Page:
For one reason or another, you may find yourself having trouble renting an apartment on your own. This is a common problem for young people moving out on their own for the first time, as well as those who have endured a bout of financial difficulty and are working to get back on their feet. For whatever reason, you may find your rental application denied on the basis of your credit history.
Don’t worry, though, this doesn’t mean you’ll be unable to get an apartment. You have options, including finding a cosigner. To better understand the implications of using a cosigner, contact the lawyers at Adam Leitman Bailey, P.C. for advice.
What is a Cosigner?
A cosigner is a form of guarantor, or someone who vouches for you as a tenant by saying that they’ll stand in and pay your rent if you don’t. This doesn’t mean that they have to live with you, though. A cosigner is undertaking financial liability, not an ownership or occupancy right in the property.
Almost anyone can cosign your lease, as long as they are willing to do so and have the financial health to back up their promise. However, because your landlord still has to approve of your cosigner, you’ll want to be sure to pick someone that is likely to satisfy their requirements. Relatives will usually be willing to cosign given your familial bond. Close friends may be an option too, although this is a bit more of a long shot. In either case, be careful – entering into this sort of financial entanglement with a loved one has the potential to strain the relationship and lead to disagreements down the road.
Why do You Need a Cosigner?
You’ll know you need a cosigner because your landlord will tell you directly when you apply for an apartment. The leading culprit in causing people to require cosigners is a less-than-stellar credit score. If your credit score is low, either because of a spotty credit history or little credit history at all, your landlord will want the added security of a cosigner before offering you a unit. A landlord may also request a cosigner if you have low income, are unemployed, or have a shallow work history. Finally, fair or not, young adults and recent college graduates are considered a higher-risk group by landlords and are more frequently required to obtain cosigners.
What if you can’t Find a Cosigner?
What if you don’t know anyone with the finances to vouch for you? Sometimes you can obviate the need for a cosigner by paying a higher security deposit up front. If the landlord insists on a cosigner, though, you will have to move on and find another apartment where, hopefully, you won’t need anyone to cosign. Before you go, though, ask the landlord why they wouldn’t let you rent without a cosigner. They’ll often tell you, and this will let you know what you need to work on to avoid this issue in the future.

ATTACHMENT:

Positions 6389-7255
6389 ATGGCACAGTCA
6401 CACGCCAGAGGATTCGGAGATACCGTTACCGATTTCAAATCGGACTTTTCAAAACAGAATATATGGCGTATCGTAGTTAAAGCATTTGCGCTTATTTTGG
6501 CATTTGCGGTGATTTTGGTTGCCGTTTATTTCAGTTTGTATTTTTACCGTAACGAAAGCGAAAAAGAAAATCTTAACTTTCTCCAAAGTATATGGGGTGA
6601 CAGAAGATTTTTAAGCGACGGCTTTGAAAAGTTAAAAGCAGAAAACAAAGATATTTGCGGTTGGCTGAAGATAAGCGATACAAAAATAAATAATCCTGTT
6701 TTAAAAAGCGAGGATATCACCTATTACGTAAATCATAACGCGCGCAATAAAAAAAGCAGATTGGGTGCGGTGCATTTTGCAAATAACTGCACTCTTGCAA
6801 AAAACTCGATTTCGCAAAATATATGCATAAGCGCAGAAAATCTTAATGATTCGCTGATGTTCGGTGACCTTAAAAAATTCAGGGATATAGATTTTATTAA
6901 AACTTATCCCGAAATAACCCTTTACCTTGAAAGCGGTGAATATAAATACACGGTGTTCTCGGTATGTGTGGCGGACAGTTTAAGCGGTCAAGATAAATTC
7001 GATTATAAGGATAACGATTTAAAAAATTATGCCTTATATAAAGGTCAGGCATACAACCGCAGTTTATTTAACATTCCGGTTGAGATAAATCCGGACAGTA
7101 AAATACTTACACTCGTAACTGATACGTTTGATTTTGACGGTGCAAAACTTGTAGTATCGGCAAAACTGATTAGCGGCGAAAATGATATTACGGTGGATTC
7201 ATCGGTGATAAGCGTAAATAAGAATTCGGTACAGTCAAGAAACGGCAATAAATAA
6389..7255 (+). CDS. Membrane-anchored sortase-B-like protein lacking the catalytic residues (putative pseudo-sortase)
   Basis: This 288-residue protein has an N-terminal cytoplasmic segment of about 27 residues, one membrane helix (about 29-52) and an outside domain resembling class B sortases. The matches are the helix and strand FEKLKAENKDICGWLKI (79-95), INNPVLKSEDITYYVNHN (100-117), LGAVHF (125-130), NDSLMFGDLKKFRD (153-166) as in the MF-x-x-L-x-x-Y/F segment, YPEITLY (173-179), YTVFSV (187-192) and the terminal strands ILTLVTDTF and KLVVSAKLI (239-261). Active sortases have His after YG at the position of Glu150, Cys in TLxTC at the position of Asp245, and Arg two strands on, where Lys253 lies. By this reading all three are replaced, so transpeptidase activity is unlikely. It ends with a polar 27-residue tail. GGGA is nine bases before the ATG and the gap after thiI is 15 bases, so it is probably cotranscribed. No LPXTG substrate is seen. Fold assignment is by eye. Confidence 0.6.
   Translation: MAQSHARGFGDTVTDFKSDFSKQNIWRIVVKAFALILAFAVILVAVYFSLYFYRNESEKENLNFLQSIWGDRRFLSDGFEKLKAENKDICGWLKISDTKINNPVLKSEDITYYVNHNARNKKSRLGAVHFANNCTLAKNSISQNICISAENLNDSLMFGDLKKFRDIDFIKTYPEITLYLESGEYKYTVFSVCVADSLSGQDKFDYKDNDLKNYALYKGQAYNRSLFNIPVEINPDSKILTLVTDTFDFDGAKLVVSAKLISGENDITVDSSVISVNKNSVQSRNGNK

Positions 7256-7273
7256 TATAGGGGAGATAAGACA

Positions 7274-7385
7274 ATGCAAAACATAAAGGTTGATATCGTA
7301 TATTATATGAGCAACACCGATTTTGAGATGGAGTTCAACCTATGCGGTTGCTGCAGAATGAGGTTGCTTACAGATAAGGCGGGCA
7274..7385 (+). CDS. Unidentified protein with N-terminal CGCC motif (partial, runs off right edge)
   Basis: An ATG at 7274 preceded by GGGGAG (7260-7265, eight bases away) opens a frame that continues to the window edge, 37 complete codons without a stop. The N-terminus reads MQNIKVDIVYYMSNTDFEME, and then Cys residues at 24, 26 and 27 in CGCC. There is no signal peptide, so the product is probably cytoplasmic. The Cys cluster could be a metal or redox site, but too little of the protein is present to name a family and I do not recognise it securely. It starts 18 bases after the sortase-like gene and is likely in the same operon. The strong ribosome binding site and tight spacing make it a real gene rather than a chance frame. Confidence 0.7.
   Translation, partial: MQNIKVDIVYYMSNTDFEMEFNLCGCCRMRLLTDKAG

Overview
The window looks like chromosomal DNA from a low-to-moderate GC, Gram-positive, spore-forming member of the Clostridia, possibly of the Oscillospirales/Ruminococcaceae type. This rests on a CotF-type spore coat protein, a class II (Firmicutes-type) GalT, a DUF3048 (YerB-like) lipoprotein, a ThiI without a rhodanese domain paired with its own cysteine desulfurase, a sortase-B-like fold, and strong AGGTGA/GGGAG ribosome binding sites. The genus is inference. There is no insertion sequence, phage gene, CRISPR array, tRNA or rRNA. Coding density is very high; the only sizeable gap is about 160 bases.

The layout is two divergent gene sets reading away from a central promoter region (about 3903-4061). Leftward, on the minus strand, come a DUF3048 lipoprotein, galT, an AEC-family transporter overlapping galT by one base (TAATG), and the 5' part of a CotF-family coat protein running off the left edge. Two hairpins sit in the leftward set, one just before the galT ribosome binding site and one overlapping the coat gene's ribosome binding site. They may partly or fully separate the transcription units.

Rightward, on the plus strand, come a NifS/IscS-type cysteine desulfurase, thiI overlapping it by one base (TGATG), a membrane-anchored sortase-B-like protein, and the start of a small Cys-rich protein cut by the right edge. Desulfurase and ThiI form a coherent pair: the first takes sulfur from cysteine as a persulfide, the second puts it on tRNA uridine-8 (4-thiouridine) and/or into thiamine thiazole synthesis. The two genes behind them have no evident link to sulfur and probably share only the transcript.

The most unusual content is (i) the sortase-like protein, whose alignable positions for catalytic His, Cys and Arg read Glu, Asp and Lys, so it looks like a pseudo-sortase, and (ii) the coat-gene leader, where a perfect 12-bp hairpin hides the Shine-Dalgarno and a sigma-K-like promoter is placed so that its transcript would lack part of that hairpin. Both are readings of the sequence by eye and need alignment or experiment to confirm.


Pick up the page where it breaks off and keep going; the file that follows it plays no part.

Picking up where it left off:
If you found the apartment of your dreams and can’t find the cosigner you need, then you could use a cosigner service. Cosigner services are companies that guarantee to pay your rent if you can’t pay it yourself. However, this service is offered for a fee. Typically, you’ll pay a fee equal to a portion of your monthly rent to the cosigner service every month, even if you’re not behind on your rent. On top of this, you are required to repay any amounts that the cosigner service pays when you do fall behind on rent.
What if Your Cosigner Wants Out?
Sometimes a cosigner wants to back out of guaranteeing your rent. Usually, the law requires the cosigner to stand by their promise for the duration of the lease term. However, if all parties (including the landlord) consent to it, a cosigner can be relieved early. This will be more likely if you’ve demonstrated your dependability as a tenant up to this point, usually by consistently paying rent on time, improving your credit, or holding down the same job.
No one wants to be told they can’t rent an apartment on their own. Don’t let it get you down, though. If you have someone in your life who would be willing to cosign for you, then you can still get the apartment of your dreams. This could serve as a great opportunity to bolster your credit and job history, too, so that you don’t need a cosigner in the future. Of course, even if there’s no specific person you can count on to cosign, there’s always a cosigner service, if the landlord approves.